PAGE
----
3 ways to calm the PR storm after an executive departs – Info PR

A crisis can quickly befall any organization, especially if an executive
slips up or announces a resignation.

Papa John’s team has been scrambling
in the wake of its former chief executive and founder
leaving (after using a racial slur).
Elon Musk has been both championed and criticized
for his bold tweets,
which has affected both his organizations, SpaceX and Tesla. Starbucks is
saying goodbye to its chief of nearly 40 years, Howard Schultz—and
Uber is still facing pressure, even after former Expedia chief Dara Khosrowshahi took over
after the startup ousted its co-founder and former chief, Travis Kalanick.

Here are three ways you can quickly and effectively communicate an
executive’s departure or another leadership-level crisis—and keep your
organization’s reputation intact:

1. Align your messages and create a consistent brand voice.

Your PR and marketing campaigns aren’t the only communications measures
that must be clear, crisp and unified with your brand’s tone and voice.


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“It’s crucial that the messaging being communicated to all audiences is
uniform,” says Jill Davison, vice president of corporate and brand
communications for Meredith Corporation. “It’s
particularly critical that both parties are clear and agree on how they’re
communicating the employee’s departure.”

Jamie Izaks, president of All Points Public Relations, agrees
and says keeping a consistent response is important.

“[T]he company as a whole should be on the same page regarding its stance
internally,” Izaks says.

Internal communications is just as important during these times as external
communications. Rachel Miller, director of All Things IC, says effective
internal communications strategies help make “clear, consistent and
accurate” messages possible.

She says:

… You should have effective channels in place, line managers should
understand their role in sharing information and aiding the flow of
communication and everyone should be looking to amplify employees’ voices.
If you have a robust structure in place for your internal communication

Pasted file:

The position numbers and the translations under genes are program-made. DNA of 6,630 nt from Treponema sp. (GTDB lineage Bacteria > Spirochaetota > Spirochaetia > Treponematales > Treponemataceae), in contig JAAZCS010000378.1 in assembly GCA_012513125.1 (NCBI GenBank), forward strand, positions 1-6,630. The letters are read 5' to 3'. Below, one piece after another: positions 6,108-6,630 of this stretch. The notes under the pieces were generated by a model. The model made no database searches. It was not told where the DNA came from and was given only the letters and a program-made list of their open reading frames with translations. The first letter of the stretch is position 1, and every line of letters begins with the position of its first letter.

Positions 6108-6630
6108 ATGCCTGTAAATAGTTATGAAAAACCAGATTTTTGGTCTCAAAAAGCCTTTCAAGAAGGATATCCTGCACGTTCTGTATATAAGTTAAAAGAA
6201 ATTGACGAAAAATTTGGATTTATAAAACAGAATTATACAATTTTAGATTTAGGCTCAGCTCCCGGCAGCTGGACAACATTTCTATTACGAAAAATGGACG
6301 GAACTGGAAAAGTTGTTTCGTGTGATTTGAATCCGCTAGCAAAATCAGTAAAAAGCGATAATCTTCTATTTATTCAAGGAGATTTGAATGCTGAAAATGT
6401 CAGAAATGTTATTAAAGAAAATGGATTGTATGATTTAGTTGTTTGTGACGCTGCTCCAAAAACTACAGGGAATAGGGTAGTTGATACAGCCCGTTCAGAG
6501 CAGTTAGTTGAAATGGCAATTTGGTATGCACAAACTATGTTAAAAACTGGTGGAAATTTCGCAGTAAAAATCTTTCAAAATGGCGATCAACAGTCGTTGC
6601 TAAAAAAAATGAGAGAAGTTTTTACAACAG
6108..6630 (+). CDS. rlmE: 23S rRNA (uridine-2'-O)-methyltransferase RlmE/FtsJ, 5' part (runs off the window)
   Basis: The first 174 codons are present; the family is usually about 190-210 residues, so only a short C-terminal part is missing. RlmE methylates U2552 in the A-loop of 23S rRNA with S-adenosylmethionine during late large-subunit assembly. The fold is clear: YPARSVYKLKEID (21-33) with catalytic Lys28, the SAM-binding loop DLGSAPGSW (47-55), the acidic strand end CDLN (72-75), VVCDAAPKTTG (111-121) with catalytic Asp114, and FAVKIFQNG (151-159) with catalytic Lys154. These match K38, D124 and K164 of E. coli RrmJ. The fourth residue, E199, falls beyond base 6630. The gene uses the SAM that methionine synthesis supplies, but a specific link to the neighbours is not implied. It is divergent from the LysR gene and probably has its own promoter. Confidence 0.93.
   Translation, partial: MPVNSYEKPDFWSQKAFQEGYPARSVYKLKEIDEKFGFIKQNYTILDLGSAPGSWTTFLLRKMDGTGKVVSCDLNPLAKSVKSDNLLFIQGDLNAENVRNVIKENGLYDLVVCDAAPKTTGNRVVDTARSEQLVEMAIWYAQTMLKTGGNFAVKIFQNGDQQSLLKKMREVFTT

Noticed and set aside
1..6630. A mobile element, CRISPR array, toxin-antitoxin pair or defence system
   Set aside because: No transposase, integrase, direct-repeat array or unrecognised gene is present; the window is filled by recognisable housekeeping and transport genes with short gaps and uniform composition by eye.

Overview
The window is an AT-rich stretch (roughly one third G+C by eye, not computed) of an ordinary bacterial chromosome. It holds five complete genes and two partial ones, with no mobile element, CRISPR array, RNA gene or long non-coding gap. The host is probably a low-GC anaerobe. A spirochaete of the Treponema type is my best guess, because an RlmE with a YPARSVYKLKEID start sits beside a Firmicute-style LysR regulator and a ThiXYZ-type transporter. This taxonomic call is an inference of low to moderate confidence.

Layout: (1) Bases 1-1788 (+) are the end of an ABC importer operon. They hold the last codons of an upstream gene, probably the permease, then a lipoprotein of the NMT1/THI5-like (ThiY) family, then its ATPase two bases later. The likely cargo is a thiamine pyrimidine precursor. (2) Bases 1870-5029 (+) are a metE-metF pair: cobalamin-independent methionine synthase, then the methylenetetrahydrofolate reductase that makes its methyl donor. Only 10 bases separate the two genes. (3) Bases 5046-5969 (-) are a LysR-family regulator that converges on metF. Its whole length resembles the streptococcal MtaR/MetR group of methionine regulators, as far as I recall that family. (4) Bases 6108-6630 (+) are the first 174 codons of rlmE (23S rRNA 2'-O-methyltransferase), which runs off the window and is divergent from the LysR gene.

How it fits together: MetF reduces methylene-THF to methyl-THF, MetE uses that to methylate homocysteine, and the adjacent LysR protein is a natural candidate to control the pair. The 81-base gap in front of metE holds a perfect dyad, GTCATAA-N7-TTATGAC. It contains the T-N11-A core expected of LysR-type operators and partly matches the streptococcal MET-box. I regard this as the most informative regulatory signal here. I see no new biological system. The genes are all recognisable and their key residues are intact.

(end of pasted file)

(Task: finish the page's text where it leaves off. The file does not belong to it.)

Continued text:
channels, you can deal with whatever gets thrown at you.

“No one likes to be caught off guard in a position how to manage
conversations for which they don’t know how to manage effectively,” says
Tim Gibbon, founder and director of Elemental Communications.

2. Keep employees in the loop.

Many communicators worry about communicating effectively to journalists,
investors and consumers when an executive does or says something that
brings backlash to the organization.

However, you shouldn’t forget your staff when sharing news of a resignation
or firing—or handling another sticky situation.

Davison says:

[A] senior executive who works with the impacted employee’s team should
communicate the news and, if appropriate, have the impacted employee
present and say a few words. Immediately after the team is notified,
distribute an internal announcement to the rest of the employee base (if
applicable) that reinforces what was communicated verbally to the team.

Izaks suggests first discussing an executive’s departure with senior
employees, then taking it to the affected team or department. After meeting
with senior leaders, some PR pros might move to communicate the change to
the entire office, “depending on the office culture and size.”

He says:

In-person communications versus email is always a better way to go when it
comes to communicating this type of change so that all involved can sense
the tone of the communications being conveyed.

“No employee wants to learn about a senior level departure—or anything, for